Living with leukemia, Sheffer finds 'calmness' in coaching
Story By: Taylor Nichol
Rodney Sheffer remembers the moment he was diagnosed with chronic myelogenous leukemia (CML) in 2004. Hearing the word “leukemia” echoing around him, he found himself feeling scared, confused and overwhelmed. He was processing the news that he had a rare form of blood cancer.
Sheffer thought of his wife Rhonda and their two children, Alexis and Dechlyn. As a husband and father of two children, he knew developing a negative mindset was not an option. He wanted to be there for his family, teaching career and coaching position at Rocky Grove High School.
Determined to move forward with life as he knew it, he began taking medicine as part of the treatment plan. “I did have the summer time to ‘attempt’ to get accustomed to my medicine,” he recalled. The medicine made him feel very tired and periodically nauseated.
Fortunately, he was able to return to his volleyball coaching position. That Fall, he was back on the court in time for the girls season. “I did have to take some time for myself to just rest and recover and the district was wonderful about working with me and the situation.“
Sheffer’s persistence in being strong for his family has inspired his daughter, Alexis. “I have learned to never allow something small to affect my day,” she said. “My dad wakes up every day and takes a handful of different medications that allow him to be with us today. If he wakes up and does that, I have to remind myself that an inconvenience in my day won’t impact my life like my dad’s diagnosis did to his.”
15 years after his diagnosis, Sheffer now resides in Seneca, PA and remains on a cycle of medication as part of his CML treatment plan. Despite facing days where he feels very sick, he has been able to balance a full-time job with coaching. He has been the 6th grade Language Arts and Social Studies teacher at Titusville Area School District for 22 years. He may call coaching his part time “hobby” but it is an essential outlet for him. “Coaching seems to bring a calmness to my life,” he said. “It allows me to work with student athletes that I do not see in school on a daily basis and gives me something to look forward to.”
Throughout the years, he has coached a variety of sports at different levels. His experience includes girls and boys volleyball at both the junior high and varsity levels. He also coached 7th grade girls and boys basketball. He is currently an assistant softball coach at Cranberry Area School District, which he hopes to continue for many years.
Though he has many years of experience to choose from, he can easily name his proudest moment as a coach. “Seeing Alexis get so much recognition for softball,” he said. Knowing all the years of hard work she put into the sport, he was over the moon to see her receive a lot of attention from colleges when she was a high school athlete. “It was a proud time for me both as a coach but, more importantly, as her father... many high school athletes do not have the personal drive to push themselves to the next level and to see her do that was extremely rewarding.”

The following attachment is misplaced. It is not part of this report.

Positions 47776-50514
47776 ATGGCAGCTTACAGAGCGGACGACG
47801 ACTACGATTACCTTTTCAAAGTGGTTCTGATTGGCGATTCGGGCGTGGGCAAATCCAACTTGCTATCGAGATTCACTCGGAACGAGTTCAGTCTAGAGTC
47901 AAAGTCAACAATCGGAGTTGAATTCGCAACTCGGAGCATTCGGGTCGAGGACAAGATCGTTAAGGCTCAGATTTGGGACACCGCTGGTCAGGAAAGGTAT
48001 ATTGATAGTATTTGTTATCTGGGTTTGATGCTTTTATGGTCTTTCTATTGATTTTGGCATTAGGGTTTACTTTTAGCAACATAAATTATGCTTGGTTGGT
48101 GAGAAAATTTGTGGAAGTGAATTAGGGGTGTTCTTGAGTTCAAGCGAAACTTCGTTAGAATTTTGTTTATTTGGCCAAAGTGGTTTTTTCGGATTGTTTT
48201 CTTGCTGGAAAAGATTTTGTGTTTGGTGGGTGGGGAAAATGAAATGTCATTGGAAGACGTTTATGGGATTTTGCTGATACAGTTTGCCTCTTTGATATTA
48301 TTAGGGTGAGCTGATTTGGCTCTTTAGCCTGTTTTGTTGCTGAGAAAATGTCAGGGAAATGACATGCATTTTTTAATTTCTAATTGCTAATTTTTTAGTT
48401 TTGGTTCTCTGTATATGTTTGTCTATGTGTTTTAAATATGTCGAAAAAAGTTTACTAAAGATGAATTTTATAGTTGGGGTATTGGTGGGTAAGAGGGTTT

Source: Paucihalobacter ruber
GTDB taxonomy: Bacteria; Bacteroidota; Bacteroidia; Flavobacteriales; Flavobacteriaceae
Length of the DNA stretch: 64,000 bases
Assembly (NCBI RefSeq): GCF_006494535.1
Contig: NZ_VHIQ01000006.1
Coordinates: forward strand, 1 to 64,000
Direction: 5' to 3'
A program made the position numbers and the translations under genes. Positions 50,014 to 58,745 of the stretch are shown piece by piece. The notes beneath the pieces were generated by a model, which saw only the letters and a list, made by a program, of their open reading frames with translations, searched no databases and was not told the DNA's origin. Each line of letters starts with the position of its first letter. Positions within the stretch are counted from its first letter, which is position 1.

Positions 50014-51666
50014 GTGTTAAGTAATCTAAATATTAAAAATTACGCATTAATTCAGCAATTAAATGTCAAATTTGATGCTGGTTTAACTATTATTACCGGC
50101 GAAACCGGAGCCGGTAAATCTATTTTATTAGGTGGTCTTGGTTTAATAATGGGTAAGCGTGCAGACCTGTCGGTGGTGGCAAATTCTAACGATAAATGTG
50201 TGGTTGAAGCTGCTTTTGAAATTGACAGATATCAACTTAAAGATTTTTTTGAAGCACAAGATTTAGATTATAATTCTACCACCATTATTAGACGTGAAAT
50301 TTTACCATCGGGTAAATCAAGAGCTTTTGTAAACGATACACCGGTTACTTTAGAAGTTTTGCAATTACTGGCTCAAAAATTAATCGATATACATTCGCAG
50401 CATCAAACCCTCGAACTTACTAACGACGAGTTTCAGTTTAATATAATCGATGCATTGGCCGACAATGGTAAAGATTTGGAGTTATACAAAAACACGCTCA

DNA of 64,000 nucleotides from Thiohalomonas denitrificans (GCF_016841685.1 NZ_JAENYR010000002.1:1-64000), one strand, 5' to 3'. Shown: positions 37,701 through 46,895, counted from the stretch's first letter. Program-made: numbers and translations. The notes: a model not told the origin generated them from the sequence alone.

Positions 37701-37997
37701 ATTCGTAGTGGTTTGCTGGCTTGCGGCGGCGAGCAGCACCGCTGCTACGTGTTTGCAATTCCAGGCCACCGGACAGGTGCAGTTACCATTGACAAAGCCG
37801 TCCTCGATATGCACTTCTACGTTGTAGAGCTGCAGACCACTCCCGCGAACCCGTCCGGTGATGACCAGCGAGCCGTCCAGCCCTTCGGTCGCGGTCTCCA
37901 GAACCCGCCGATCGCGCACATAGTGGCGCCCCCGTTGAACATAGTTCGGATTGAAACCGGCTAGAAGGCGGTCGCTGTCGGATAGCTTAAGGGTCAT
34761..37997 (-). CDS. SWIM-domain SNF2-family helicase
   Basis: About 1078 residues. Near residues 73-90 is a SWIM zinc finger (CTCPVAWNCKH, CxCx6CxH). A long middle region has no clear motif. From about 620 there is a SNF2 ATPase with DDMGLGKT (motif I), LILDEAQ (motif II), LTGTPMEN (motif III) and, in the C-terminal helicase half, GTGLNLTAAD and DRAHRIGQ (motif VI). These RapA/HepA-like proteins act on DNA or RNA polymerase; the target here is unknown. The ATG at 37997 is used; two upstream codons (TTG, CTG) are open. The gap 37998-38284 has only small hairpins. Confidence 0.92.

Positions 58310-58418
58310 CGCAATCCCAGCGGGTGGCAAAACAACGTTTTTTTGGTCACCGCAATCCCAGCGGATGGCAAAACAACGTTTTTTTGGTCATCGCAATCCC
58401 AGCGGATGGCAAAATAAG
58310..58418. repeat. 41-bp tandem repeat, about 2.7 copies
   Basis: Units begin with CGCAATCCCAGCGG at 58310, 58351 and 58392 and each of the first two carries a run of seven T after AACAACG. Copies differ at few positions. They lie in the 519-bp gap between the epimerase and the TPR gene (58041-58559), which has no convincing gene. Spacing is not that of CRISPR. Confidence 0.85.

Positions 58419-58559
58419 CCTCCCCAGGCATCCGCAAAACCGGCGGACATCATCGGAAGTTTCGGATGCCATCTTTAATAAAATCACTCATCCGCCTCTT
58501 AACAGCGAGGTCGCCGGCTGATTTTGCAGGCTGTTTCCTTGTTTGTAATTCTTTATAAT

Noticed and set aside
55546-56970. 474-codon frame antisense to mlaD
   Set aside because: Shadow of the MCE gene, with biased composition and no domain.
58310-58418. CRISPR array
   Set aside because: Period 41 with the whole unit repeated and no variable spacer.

Alexis ultimately chose to play at Westminster College. Sheffer then decided to take a four year hiatus from coaching at a district. He wanted time to attend her softball games and enjoy the experience. He was still able to spend some time on his hobby. “Over the past 15 years, I have given private hitting lessons at our house and usually do anywhere from 6-10 a week.”
One of the coaching principles he really loves is promoting teamwork. He enjoys seeing players come together as a team to accomplish a common goal that they did not think was attainable. He acknowledges that bringing very different personalities together in a group setting can be challenging for a coach. With Sheffer’s background as an educator, he understands that athletes have different learning styles.
“Most players are very receptive to trying new things and learning different ways to hit, while others, not so much. It is these different personalities that I enjoy working with on a daily basis, although some days can be trying.”
Behind every great coach is a mentor that impacted their coaching principles. Sheffer admired a man named Ed Brannon. Brannon currently serves as sports editor for The Derrick and the News-Herald in Venango County. “As a young child, I watched him play softball with a true love of the game, interact with others with such class, respect and true admiration,” he said. He recalls wanting to be like him, not only as a coach, but also as a person. “Ed always treated everyone with the utmost respect and fairness-- sometimes it is very difficult.”
Sheffer’s daughter Alexis says he certainly is a coach and person that inspires others the same way. “If you were to meet him, you would never know he was diagnosed with a chronic illness 15 years ago,” she said. “He has such an amazing outlook on life and never takes anything for granted.”
While a lot can change in 15 years, Sheffer’s positive spirit has not wavered. He still has days where he has a difficult time functioning, but he manages his symptoms. “I have learned some limitations and therefore know what the warning signs are, so I am able to avoid any major incidents from occurring.”
While living with CML has changed his life in many ways, Sheffer does not view his diagnosis as unfortunate. “To be honest, being diagnosed with CML was one of the best things that ever happened to me, beside my marriage and children,” he said. “It completely changed my outlook on life, helped bring the more important things into focus better and, in my opinion, has made me an overall better person, husband, father and teacher.”
He is grateful that modern medicine, health insurance and a good support system make it possible for him to keep enjoying life. He wishes to make more memories with those he cares about and plans to welcome each day with a grateful mindset.